In the 19th century the major port city of Bristol found that modern ships had outgrown the narrow river approach and the Port of Bristol company began seeking locations for new docks on the coast. The first of these was Portishead Dock, which handled coal from South Wales, though this too has seen shipping outgrow its facilities. The newer Royal Portbury Dock is noted for the large volume of car imports.

This is a chart of trend of regional gross value added of North and North East Somerset and South Gloucestershire at current basic prices (pp. 240–253) by Office for National Statistics with figures in millions of British Pounds Sterling. [10]

YearRegional Gross Value Added1Agriculture2Industry3Services4

^1 Components may not sum to totals due to rounding
^2 includes hunting and forestry
^3 includes energy and construction
^4 includes financial intermediation services indirectly measured


North Somerset compared
UK Census 2001North Somerset UA[11]South West England[12]England[12]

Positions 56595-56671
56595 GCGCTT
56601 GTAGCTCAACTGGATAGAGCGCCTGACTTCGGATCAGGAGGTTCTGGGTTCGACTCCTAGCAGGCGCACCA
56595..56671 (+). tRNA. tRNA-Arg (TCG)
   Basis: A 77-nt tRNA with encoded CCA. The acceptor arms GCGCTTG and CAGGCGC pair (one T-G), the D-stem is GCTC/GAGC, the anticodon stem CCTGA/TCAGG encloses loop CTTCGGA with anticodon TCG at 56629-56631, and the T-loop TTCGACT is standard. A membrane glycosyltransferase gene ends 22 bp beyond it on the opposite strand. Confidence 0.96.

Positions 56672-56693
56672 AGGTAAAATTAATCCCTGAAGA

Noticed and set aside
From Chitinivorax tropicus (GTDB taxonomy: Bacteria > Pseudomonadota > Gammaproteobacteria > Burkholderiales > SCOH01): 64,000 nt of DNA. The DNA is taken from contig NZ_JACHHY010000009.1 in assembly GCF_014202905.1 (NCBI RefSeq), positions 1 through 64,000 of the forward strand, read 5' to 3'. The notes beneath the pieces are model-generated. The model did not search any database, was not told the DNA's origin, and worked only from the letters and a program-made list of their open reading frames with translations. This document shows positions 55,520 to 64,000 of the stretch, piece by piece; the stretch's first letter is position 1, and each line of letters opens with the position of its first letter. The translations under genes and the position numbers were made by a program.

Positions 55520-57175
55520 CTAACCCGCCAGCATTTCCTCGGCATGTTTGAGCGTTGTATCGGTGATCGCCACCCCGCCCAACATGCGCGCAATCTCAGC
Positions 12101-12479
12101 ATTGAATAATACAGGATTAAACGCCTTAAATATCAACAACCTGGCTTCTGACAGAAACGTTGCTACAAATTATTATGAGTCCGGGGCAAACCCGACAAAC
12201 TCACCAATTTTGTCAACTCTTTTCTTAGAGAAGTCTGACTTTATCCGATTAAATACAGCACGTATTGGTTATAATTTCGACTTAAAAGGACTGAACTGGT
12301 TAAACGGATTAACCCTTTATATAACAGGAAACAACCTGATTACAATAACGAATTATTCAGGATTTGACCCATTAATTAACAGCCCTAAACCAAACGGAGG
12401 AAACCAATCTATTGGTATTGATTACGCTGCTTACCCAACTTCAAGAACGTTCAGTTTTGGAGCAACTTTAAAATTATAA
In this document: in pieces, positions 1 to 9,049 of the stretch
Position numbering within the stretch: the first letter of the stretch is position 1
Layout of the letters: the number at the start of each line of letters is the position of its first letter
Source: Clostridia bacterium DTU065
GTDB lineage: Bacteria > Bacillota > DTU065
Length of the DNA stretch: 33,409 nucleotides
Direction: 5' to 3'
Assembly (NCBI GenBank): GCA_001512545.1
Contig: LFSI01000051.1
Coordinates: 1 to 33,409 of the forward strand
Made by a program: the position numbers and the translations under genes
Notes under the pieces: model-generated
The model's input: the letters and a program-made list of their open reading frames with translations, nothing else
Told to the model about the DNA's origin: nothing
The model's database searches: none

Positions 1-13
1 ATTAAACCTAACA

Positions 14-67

Total population188,5644,928,43449,138,831
Foreign born9.5%9.4%9.2%
No religion16.6%16.8%15%
Over 75 years old9.9%9.3%7.5%

North Somerset covers an area of around 145 square miles (380 km2) and has a resident population of 193,000 (1.4% BME) living in 85,000 households.[13]

The population of North Somerset has doubled since the 1950s and is predicted to rise by 6,184 or 3.0% to 2011 and by 17% to 2026. Whilst the proportion of people in North Somerset who are under 45 is lower than the national average, population growth is predicted to be strongest in the 2034 age group. Conversely North Somerset has a 4.2% higher percentage of older people (60+ female, 65+ male) than the rest of England and Wales. This disparity increases with age with the percentage of the population over 75 years almost 30% higher than the national average, resulting in a relatively aged population.[14]

In 2001 there were 134,132 people of working age living in North Somerset and 91,767 were in employment; an economic activity rate of 68.4%. This is very close to the economic activity rate of the West of England sub-region which was 68.8% in the 2001 census.[13]

The 2001 census stated that 1.38% of North Somerset residents identified themselves as belonging to a visible ethnic group and a further 1.27% identified themselves as 'white other'.[15]

Population since 1801[16]
Year 1801 1851 1901 1911 1921 1931 1941 1951 1961 1971 1981 1991 2001